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Interview with Dr Susan Bartels on PPSEA in eastern DRC

In conversation with Marco Werman, Dr Susan Bartels highlights the prevalence of sexual exploitation and abuse against adolescent women and girls by UN peacekeepers in eastern Democratic Republic of Congo.

She emphasises the abuse of power which underpins transactional sex between local women/girls and well-paid, armed UN peacekeepers. Often, girls and women have few options to meet their basic needs and those of their families'. Many lack access to education and experience food insecurity. Bartels explains how this leads to them being vulnerable to sexual abuse and exploitation.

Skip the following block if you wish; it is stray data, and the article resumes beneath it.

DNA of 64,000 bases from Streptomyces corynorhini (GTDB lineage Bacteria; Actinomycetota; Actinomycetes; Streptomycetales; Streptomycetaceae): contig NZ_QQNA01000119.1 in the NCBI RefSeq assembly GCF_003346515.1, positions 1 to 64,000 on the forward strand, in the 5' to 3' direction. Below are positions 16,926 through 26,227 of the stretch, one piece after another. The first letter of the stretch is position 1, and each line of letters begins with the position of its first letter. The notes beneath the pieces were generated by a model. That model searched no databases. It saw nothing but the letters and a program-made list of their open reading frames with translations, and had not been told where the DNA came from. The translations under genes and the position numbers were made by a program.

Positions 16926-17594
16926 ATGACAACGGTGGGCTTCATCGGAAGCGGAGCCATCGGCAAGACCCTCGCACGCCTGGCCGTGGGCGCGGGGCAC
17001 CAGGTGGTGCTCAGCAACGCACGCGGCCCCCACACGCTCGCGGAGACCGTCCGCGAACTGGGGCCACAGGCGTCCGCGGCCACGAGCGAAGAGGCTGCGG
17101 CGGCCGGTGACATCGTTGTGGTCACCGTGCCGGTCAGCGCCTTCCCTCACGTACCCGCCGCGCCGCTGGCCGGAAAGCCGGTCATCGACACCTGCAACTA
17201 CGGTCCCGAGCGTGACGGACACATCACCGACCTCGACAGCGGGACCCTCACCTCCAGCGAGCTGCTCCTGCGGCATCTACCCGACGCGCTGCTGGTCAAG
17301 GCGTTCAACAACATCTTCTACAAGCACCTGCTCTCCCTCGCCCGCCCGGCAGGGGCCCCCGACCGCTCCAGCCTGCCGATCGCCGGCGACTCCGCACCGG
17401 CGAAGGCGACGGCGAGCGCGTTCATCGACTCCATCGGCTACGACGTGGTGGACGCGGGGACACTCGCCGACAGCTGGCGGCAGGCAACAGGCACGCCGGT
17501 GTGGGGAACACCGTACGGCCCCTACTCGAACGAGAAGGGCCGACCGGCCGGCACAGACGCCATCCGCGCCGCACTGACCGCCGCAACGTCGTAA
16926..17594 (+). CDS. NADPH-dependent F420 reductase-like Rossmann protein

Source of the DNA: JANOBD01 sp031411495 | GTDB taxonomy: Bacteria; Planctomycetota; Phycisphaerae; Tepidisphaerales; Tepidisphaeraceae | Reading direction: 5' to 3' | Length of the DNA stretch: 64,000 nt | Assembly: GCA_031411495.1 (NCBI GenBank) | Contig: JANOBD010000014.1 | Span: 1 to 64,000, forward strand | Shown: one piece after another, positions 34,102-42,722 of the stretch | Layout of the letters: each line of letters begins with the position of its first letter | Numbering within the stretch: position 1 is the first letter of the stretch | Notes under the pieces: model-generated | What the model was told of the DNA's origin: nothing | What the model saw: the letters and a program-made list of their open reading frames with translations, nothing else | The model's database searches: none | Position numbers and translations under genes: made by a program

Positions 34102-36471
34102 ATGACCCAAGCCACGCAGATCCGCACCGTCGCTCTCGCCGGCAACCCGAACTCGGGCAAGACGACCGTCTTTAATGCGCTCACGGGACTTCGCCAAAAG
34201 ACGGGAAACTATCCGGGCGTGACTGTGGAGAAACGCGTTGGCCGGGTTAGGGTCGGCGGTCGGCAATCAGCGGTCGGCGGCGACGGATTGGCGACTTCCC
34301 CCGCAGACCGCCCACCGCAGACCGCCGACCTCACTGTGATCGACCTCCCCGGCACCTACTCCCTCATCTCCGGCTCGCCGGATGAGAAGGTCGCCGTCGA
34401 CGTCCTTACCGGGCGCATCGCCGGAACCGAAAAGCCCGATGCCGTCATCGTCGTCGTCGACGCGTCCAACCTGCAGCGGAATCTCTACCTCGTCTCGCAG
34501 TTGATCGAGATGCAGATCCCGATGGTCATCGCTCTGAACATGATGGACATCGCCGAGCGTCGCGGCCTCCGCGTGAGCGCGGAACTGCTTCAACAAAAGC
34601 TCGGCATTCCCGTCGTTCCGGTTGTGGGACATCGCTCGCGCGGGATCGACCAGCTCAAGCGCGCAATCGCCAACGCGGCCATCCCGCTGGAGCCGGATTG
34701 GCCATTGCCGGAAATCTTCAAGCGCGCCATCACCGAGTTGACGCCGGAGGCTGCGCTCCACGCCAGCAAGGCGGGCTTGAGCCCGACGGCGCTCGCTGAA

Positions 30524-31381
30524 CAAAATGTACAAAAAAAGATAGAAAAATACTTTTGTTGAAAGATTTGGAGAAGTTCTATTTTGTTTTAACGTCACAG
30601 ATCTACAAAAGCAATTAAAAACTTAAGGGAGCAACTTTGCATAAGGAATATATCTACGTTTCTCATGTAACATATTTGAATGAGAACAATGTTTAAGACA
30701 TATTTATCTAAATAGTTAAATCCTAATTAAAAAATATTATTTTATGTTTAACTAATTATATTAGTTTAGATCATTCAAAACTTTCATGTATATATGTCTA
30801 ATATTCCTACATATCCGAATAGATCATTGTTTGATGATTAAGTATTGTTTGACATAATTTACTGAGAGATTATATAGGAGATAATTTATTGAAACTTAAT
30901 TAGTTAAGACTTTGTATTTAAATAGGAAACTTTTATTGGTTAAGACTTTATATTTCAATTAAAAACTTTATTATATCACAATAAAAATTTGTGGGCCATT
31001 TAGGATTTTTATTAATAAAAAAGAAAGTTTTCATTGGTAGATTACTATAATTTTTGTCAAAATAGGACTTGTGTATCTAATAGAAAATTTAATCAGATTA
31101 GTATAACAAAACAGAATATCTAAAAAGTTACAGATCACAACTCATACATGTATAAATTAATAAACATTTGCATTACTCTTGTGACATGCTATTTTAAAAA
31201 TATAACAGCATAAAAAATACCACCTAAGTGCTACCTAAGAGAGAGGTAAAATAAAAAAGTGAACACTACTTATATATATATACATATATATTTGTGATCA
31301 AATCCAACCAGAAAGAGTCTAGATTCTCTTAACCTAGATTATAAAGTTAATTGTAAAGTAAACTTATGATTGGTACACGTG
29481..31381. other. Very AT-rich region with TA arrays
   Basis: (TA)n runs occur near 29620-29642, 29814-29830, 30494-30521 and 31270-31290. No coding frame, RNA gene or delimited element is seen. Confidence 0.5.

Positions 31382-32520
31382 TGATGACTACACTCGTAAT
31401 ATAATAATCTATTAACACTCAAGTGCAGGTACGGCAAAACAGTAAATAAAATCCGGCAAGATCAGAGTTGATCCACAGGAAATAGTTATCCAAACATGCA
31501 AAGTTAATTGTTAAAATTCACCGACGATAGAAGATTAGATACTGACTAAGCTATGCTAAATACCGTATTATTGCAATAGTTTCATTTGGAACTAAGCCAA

While exchanging sex for basic necessities, like food and money, some girls and women become pregnant. Yet, peacekeeper fathers are not obliged to support young women raising their children. In most examples, the immediate response of the UN is to send these men home or to re-deploy them elsewhere, putting full responsibility and financial burden of raising peacekeeper-fathered children on the mothers. This usually worsens and perpetuates the poverty experienced by girls and their families as they struggle to provide for another family member. Bartels argues that this is a pressing issue which must be addressed by the UN and the governments of countries providing peacekeeper troops.

Please click here to listen to the full audio on The World.

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